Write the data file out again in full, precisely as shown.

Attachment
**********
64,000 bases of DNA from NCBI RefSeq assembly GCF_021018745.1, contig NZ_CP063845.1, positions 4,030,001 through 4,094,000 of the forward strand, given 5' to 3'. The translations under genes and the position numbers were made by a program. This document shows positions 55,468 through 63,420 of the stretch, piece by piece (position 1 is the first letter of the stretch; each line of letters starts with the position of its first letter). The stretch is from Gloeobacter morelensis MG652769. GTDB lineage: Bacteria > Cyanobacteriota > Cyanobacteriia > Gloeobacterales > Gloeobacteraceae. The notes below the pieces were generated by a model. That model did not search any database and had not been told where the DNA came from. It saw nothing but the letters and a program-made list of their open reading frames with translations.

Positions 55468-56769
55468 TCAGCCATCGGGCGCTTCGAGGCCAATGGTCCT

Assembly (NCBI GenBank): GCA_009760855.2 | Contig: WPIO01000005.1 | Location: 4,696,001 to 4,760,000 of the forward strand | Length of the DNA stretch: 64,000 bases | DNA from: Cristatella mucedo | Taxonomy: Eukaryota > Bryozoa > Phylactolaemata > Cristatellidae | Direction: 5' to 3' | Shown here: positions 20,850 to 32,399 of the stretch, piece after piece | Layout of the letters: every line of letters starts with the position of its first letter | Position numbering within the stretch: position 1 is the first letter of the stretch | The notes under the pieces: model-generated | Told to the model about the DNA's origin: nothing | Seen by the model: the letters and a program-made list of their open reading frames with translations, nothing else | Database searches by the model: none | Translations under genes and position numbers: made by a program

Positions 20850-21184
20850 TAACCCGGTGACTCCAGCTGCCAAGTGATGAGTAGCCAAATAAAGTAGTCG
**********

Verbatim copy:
64,000 bases of DNA from NCBI RefSeq assembly GCF_021018745.1, contig NZ_CP063845.1, positions 4,030,001 through 4,094,000 of the forward strand, given 5' to 3'. The translations under genes and the position numbers were made by a program. This document shows positions 55,468 through 63,420 of the stretch, piece by piece (position 1 is the first letter of the stretch; each line of letters starts with the position of its first letter). The stretch is from Gloeobacter morelensis MG652769. GTDB lineage: Bacteria > Cyanobacteriota > Cyanobacteriia > Gloeobacterales > Gloeobacteraceae. The notes below the pieces were generated by a model. That model did not search any database and had not been told where the DNA came from. It saw nothing but the letters and a program-made list of their open reading frames with translations.

Positions 55468-56769
55468 TCAGCCATCGGGCGCTTCGAGGCCAATGGTCCT

Assembly (NCBI GenBank): GCA_009760855.2 | Contig: WPIO01000005.1 | Location: 4,696,001 to 4,760,000 of the forward strand | Length of the DNA stretch: 64,000 bases | DNA from: Cristatella mucedo | Taxonomy: Eukaryota > Bryozoa > Phylactolaemata > Cristatellidae | Direction: 5' to 3' | Shown here: positions 20,850 to 32,399 of the stretch, piece after piece | Layout of the letters: every line of letters starts with the position of its first letter | Position numbering within the stretch: position 1 is the first letter of the stretch | The notes under the pieces: model-generated | Told to the model about the DNA's origin: nothing | Seen by the model: the letters and a program-made list of their open reading frames with translations, nothing else | Database searches by the model: none | Translations under genes and position numbers: made by a program

Positions 20850-21184
20850 TAACCCGGTGACTCCAGCTGCCAAGTGATGAGTAGCCAAATAAAGTAGTCG